11-12 September (End of Journey)

11 September – Remembering 9/11 today and praying for all those families affected. We drove 300 miles today to St. Charles, MO (Sundmeier RV Park) for the night.
12 September – Driving 320 miles to the Berrys’ home (Elizabethtown, KY). This is a 4-state day: MO, IL, IN, and KY. We can’t believe our trip is coming to an end (10 weeks and 13,500 miles). It has been fabulous, a trip of a life-time.
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We thought it would be nice of us to make a comprehensive list of helpful hints for those of you who might be planning a similar journey.
1. Pulling a 32’ fifth wheel camper is ideal. Anything larger or a motor home would not be a good choice of transportation to drive the Alaska Hwy or for getting into those tight spots. You will always have your home, food and restroom with you. This is crucial in the many areas of the wilderness where no facilities, hotels, or rest stops are available.
2. Travel with someone who you love, get along with, have similar interests and can help with the driving, vehicle maintenance/repair/duct taping, and tire changes.
3. Take along two large envelopes (labeled with names) in which to stash expense receipts each time you or your traveling companions purchase something for the trip. The Berrys purchased the diesel. The Dunhams purchased food and propane for the camper, and paid for the campsites. Periodically, we recorded the individual expenses into an Excel spreadsheet to see how we were doing. At the end of the trip, we will tally up the remaining receipts to see who owes the other. Then, stand back and marvel at how much money you have saved by splitting costs down the middle. Another advantage of camping over staying in hotels is that an average campsite costs $38 vs hotel room at $150 minimum. So, that’s an average of $19/night per couple for lodging. Not bad! (Update, 9/20/14: Our final costs ended up being even! No one owed the other anything. Amazing!)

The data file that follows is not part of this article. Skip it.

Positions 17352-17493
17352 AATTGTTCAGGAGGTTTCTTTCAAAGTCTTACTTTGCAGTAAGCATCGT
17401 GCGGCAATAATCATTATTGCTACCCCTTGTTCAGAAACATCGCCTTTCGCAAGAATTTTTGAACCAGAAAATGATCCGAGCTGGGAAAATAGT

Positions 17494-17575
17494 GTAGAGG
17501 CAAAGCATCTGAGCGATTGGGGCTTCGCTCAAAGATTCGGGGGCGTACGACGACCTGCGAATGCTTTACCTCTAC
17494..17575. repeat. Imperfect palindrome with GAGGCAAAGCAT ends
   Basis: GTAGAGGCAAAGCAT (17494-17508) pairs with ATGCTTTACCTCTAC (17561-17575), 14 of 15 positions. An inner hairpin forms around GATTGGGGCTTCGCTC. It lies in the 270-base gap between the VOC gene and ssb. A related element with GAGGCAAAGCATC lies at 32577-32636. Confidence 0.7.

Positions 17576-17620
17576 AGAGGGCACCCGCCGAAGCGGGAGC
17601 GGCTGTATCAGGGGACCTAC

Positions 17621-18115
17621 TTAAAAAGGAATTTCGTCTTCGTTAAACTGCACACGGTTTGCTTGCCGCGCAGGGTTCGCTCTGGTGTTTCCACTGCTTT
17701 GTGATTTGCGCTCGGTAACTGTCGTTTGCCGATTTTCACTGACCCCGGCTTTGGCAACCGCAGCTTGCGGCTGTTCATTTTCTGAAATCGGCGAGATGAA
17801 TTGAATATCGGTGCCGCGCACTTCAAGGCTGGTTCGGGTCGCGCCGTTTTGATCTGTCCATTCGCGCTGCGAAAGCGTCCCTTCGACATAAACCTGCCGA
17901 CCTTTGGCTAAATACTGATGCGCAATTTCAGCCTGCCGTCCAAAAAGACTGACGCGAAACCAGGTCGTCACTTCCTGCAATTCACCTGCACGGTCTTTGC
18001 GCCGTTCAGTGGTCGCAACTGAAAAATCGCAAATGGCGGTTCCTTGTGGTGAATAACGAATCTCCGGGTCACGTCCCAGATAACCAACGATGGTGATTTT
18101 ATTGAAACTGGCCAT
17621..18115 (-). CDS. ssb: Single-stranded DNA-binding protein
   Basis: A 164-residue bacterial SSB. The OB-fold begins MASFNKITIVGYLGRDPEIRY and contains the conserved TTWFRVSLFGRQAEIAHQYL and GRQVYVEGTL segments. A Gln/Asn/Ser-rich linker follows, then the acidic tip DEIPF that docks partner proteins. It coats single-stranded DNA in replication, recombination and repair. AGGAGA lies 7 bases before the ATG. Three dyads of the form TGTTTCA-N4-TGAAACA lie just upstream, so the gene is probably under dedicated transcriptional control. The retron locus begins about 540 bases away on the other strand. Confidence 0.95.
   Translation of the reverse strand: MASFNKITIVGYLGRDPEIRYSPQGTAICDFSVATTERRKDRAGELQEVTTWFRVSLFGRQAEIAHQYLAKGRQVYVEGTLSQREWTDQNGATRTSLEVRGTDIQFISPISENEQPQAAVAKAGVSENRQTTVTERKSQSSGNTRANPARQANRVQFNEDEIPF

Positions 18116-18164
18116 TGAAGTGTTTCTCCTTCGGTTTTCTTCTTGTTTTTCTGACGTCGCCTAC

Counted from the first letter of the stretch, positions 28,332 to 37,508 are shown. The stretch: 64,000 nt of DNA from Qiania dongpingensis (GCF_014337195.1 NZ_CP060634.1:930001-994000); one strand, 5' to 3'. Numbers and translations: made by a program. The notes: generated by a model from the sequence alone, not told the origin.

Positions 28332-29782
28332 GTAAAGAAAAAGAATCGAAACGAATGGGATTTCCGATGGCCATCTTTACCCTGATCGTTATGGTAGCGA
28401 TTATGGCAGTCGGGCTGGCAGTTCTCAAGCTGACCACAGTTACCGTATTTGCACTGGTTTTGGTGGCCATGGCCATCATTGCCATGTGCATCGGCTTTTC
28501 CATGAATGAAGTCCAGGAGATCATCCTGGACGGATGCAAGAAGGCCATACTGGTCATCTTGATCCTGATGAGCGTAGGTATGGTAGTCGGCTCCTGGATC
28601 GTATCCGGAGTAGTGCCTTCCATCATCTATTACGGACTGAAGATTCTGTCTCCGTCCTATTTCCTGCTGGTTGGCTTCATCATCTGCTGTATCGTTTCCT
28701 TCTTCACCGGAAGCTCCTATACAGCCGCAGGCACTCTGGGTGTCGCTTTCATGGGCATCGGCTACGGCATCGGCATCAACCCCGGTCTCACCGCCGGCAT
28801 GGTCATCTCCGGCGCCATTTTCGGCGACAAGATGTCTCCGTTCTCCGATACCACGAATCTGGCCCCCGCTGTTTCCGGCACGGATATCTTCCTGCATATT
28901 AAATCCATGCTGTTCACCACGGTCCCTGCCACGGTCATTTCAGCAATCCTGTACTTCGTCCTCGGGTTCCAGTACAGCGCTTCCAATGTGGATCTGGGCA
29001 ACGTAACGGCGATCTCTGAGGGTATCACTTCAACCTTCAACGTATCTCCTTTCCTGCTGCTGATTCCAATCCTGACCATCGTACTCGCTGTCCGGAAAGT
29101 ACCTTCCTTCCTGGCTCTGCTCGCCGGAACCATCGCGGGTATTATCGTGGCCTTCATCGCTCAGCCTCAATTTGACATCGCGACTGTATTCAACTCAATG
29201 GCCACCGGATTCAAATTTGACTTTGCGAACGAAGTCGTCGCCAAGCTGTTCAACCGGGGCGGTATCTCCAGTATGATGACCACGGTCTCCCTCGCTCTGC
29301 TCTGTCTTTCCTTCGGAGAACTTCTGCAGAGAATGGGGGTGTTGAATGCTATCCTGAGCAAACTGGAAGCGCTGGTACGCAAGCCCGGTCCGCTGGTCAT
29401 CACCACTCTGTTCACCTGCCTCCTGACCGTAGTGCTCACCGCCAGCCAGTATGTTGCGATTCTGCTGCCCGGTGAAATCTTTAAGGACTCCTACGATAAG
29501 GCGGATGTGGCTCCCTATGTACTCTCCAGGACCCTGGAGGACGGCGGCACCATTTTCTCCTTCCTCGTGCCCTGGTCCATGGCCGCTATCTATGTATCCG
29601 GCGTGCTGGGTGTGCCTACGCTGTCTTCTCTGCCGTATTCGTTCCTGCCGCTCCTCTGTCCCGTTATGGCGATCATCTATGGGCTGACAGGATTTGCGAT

4. The month of June is the ideal time to start your trip. July is pushing it a little. We were able to spend the month of August in Alaska, but knew it was time to move on out of there before the winter weather set in.
5. Take your time and do not hurry. Have somewhat of a pre-planned route, but work in flexibility and make camping reservations as you go along. There were many times we decided to make side trips which we’d never thought of during the planning process. These trips proved to be the most memorable. Also, work in some down days for re-charging and sleeping-in/resting.
6. Pack light, but be sure to bring rain jackets and boots. You won’t need that enclosed canopy room and all those clothes and shoes! Forget the dress clothes—shorts, jeans, t-shirts and sweatshirts are all you need. (This is not a cruise!)
7. It would be ideal to have all new tires on both the truck and camper to start out with. Then, carry 2 new spare tires (mounted on rims) for both. We had 6 tire changes (5 tires) on the camper. Be prepared to do oil changes in the truck every 5,000 miles. That will take pre-planning and calling ahead for appointments down the road in your travel (in Ron’s case, with Ford dealers).
8. Take lots of Gorilla and Duct tape with you for quick fixes. The rough roads take a toll! There are parts of our truck and camper being held together by said tape.
9. Carry THE MILEPOST with you in the truck for mile-by-mile information in Canada and AK. It’s like having your own personal tour guide.